Today, Tan Zhenshan's folk tales have been selected into the national intangible cultural heritage list, and Tan Zhenshan has been named the representative successor of the project. What he worries about now is that these folktales are likely to be lost. He said that nowadays it's TV, computer and games. There are so many forms of entertainment that people's interest in listening to stories has declined. More importantly, nowadays, people are pursuing economic benefits, and no one pays for storytelling, so to speak, it will be self-extinguishing. Tan Zhenshan had never confiscated his apprentices. Today, four generations live together. There are thirty or forty children, old and young, but only four sons Tan Wenhai and granddaughter Tan Limin are fond of telling stories. But they can only tell 180 stories, which is far behind Tan Zhenshan's more than 1,000 stories.
"My story should be handed down orally. It's okay to have a good memory. I can't remember it once or twice if I have a bad memory. My granddaughter Tan Limin loves telling stories and always says she wants to inherit this thing, but she works in Shenyang, after all, it is not specially engaged in this! "Whether she can inherit these stories or not, Tan Zhenshan has no idea. He said, "Now the children are busy with their studies, the young people are busy making money, the people who are over forty or fifty years old are playing mahjong, and the good scene of storytelling will never come back. Before the 1960s, mainly the villagers listened to me tell stories. After the 1980s, mainly the outsiders let me tell stories. Now I can only talk to the tape recorder and video recorder.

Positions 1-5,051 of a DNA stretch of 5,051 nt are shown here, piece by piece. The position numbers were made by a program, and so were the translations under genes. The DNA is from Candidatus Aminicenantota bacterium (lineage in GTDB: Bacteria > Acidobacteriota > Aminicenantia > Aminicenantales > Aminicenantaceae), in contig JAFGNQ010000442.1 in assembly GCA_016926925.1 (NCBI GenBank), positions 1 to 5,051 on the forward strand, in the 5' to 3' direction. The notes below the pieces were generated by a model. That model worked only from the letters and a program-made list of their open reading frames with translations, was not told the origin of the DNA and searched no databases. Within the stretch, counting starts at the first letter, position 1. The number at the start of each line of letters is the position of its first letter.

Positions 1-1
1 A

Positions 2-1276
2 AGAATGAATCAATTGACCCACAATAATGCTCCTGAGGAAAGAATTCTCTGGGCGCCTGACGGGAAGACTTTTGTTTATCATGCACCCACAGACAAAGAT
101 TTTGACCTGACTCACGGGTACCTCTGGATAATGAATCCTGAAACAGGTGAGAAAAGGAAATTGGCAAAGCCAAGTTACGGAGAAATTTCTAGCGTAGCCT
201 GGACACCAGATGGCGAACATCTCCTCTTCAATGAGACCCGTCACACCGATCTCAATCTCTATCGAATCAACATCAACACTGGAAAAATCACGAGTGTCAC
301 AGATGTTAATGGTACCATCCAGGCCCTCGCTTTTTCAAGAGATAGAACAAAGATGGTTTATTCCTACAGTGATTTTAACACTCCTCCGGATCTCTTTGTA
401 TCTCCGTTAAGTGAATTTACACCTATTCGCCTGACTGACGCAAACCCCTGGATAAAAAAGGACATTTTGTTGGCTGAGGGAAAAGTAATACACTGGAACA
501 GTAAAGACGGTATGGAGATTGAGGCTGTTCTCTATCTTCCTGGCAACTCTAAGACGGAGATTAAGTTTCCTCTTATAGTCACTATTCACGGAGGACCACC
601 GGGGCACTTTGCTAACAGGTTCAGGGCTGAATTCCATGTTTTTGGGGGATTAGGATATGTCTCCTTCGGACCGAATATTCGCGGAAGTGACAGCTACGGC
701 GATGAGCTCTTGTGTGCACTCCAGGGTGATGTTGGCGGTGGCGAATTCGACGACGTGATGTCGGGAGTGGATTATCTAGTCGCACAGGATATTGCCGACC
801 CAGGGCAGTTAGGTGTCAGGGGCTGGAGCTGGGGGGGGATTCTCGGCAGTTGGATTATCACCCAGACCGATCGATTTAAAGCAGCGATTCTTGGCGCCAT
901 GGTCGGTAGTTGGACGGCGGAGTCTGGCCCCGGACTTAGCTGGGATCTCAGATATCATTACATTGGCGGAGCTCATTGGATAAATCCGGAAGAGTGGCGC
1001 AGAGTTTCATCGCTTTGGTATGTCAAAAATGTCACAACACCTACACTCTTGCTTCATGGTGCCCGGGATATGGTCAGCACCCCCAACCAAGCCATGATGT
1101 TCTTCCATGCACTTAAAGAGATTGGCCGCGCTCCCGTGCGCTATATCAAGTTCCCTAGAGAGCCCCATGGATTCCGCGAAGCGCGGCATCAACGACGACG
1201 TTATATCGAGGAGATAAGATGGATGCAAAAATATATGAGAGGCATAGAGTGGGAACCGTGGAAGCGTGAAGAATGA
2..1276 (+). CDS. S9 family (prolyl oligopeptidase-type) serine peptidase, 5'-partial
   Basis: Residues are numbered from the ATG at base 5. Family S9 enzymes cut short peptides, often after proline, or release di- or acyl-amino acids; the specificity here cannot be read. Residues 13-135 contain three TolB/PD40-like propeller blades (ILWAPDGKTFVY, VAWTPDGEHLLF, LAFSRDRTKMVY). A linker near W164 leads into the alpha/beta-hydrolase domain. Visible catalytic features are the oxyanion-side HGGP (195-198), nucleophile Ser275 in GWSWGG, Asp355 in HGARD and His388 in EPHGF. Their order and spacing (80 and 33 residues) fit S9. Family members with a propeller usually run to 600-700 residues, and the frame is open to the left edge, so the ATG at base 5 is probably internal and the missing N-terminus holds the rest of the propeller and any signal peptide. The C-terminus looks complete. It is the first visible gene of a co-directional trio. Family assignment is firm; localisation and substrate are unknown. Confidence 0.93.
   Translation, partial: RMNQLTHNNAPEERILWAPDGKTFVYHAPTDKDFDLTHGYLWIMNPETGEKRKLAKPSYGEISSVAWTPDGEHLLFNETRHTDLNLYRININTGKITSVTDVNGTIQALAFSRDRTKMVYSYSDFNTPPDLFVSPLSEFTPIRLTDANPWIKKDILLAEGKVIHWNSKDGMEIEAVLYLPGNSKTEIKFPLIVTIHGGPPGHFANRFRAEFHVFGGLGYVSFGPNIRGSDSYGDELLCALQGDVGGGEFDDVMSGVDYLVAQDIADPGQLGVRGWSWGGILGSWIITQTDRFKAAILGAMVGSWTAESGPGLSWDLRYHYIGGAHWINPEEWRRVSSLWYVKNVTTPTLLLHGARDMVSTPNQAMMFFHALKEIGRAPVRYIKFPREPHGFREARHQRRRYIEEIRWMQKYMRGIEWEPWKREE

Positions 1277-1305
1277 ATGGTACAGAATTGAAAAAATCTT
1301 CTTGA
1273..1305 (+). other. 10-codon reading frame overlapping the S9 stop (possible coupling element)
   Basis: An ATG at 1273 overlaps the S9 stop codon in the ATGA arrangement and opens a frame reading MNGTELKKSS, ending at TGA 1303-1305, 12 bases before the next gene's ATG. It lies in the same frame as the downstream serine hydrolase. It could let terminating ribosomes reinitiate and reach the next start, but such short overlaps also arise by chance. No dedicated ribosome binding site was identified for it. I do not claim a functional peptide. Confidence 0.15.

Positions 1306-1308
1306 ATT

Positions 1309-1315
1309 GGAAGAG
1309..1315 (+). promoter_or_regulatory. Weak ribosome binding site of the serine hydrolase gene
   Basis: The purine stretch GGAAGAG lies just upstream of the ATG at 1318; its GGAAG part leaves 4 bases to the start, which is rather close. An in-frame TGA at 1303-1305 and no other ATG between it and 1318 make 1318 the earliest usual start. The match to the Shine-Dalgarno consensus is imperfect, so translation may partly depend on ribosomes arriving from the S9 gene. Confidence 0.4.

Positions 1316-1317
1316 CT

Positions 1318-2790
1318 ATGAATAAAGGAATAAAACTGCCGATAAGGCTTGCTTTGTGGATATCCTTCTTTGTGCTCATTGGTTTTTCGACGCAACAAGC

In July 1992, Tan Zhenshan went abroad and was invited to attend the World Folk Art Exposition in Japan, becoming the first folklorist to go abroad.
He went on stage to tell three stories, namely "The Old Turtle Returns Grace", "The Cave Recognizes the Virtuous Girl" and "Three Endurances Save Wife and Daughter". Japanese National College professor Junichi Nomura commented that Chinese folktales are good, propagating moral benevolence and justice, and mostly telling truth, goodness and beauty. Jiang Fan, a Chinese scholar who has studied Tan Zhenshan for many years, believes that Tan Zhenshan's folk stories are based on oral biography, original flavor, and that a person can tell thousands of stories, which is rare in China in the world. The publishing department also published "Selected Stories of Tan Zhenshan, Liaoning Volume of the Integration of Chinese Folk Literature", roughly calculating that there are more than 1000 stories in it. Tan Zhenshan was awarded the title of "folk artist" by Liaoning Provincial Department of Culture.
Tan Zhenshan's folk stories are basically told in the form of oral vernacular through the inheritance of his family and friends. He tells stories in the fields, kangtou, street crossings and front doors. He is very simple, good at controlling the audience, creating an atmosphere for telling stories. He has excellent narrative skills, does not highlight body rendering, pays attention to tone and expression, and has vivid plot twists and turns, simple and appealing style. 。
Inheritance and Protection
Tan Zhenshan's story tells about the production and life, knowledge and wisdom, ideals and aspirations of farmers in Liaohe Plain, which has important cultural and historical value. Continuous inheritance can enable the inheritors or more people to have more understanding, enlightenment, sublimation from the story, and so on. How to fully tap the cultural implications behind the story teller and the story teller, and a series of enlightenments.
The state attaches great importance to the protection of intangible cultural heritage. On May 20, 2006, Tan Zhenshan folk tales were approved by the State Council and listed in the first batch of national intangible cultural heritage list. On June 5, 2007, Tan Zhenshan of Xinmin City, Liaoning Province, was confirmed by the Ministry of Culture as the representative successor of the cultural heritage project.